Spike Milligan was asked in later life if he missed Peter Sellars, who died in middle age. He said instantly "Every day," and his eyes filled with tears. See 3 above. (No, it wasn't his grief for Sellars that was part of his bipolar problems, no pathology there.)

All of this might seem obvious, but those of us who theorise about "effective funerals" and who ride a high horse sometimes risk sounding as though there are "good" funerals and "bad" funerals, the latter being the status quo. How about this for a formula?

Life and character of dead person + beliefs, attitudes and context of family + nature of their grieving = mooring points for the funeral that fits.

Fits them not us - whether it's a hippy riot or a sombre restrained affair, that's their business even though it's my job.


  1. Interesting as always, Gloria.

    But there is also the problem, within this, or "who do we serve?". I remember a tragic circumstance once of a young woman (30s), who had known a lot of ill health, but who had kept it from many friends (still going clubbing, etc). When I met her family they were, of course, upset, but they wanted very much the upbeat "celebration of life" type funeral, with funny stories of drunkenness etc. I was there to provide.

    The crem was packed, probably with a lot of people at their first funeral. This means that they'd only seen funerals on TV, and were expecting a vicar, "abide with me", and a generally sombre atmosphere.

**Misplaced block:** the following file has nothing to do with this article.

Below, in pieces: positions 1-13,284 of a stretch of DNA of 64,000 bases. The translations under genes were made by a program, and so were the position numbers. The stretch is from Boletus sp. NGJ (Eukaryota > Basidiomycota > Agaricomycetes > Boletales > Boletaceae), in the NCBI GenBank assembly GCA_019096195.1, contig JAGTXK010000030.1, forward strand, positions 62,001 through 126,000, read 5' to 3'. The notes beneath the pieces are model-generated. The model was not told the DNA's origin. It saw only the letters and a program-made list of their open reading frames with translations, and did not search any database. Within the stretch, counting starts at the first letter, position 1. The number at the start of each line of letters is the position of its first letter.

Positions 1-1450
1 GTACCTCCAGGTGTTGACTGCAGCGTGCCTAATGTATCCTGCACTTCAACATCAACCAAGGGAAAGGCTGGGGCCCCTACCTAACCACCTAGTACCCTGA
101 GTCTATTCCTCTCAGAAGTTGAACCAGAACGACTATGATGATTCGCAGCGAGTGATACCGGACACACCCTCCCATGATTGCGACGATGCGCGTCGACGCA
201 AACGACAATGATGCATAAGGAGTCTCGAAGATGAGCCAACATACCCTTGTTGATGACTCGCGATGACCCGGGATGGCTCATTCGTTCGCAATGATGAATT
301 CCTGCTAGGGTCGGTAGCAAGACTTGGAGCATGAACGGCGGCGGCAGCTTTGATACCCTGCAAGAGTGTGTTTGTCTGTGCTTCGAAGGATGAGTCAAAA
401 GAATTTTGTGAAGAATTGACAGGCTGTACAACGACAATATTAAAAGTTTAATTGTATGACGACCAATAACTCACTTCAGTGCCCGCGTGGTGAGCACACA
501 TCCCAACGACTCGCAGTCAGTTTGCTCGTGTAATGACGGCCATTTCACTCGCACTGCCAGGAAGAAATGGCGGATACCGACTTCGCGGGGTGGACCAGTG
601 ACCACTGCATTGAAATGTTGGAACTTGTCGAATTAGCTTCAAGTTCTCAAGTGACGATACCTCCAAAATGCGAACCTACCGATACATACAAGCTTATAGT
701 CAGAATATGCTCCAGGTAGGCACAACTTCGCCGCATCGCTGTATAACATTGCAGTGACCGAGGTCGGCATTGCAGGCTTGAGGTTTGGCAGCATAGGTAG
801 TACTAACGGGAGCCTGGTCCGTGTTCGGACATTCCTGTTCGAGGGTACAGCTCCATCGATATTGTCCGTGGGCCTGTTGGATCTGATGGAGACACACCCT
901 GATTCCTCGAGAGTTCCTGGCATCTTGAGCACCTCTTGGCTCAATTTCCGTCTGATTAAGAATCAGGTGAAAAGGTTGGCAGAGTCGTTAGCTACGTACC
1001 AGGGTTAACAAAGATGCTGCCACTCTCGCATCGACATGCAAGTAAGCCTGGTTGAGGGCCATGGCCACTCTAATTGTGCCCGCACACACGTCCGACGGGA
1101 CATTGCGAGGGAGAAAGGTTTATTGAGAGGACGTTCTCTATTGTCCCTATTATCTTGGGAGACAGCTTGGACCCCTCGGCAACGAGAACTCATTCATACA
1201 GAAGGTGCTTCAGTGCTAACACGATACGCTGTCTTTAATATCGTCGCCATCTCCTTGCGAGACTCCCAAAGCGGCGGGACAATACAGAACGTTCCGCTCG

So I did the funeral that the family wanted, and only the family laughed at the jokes. As well as the "first funeral" syndrome above, I got a very strong sense that somehow the family members were "further ahead" in their grieving than everyone else. To me, it was job done, my duty was to the parents and sisters of this young woman, but I had a niggle that I'd somehow let everyone else down.

  2. Yes, yes, yes! How very cogent this is. I particularly like the equation at the end (it is an equation, isn't it?)

    How poor old E Kubler Ross has been misused by so many folk looking for patterns and universally applicable best practices. But Death is a wily old bastard who wriggles away from anyone who tries to pin him/her down.

    Not only is grief an individual matter, it's also true, possibly, to say that families have their own culture, their own rituals and traditions, and they resist analysis by grief anthropologists and categorisers and best practitioners.

    Those evidence based findings are terrific. Human nature really is as rich and varied as that. Hooray!

  3. Interesting "case" XP, thanks (and thanks for the burst of comments, which I'll get to in due course!)I can see why you were concerned, but it doesn't sound to me as though you let anyone down, in any sense. The non-family attenders may have been challenged, but a) what's wrong with that? to put it rather coldly and b)people at a funeral have to accept that what happens, happens, it's not always like a night at the ballet with well-understood conventions and comforting familiarities (if you like that sort of thing.)To risk landing up in a version of Pseud's Corner, it's an existential event, a one-off. My own preferences would have caused me to worry about the nature of the celebration they wanted - but as I have droned on about more than once, it's only about what they want.

  4. Family cultures is exactly it Charles, and that's what we are privileged to sit on the edge of for a short but important time, whilst we tune in to it, waggle our antennae and work up what they want.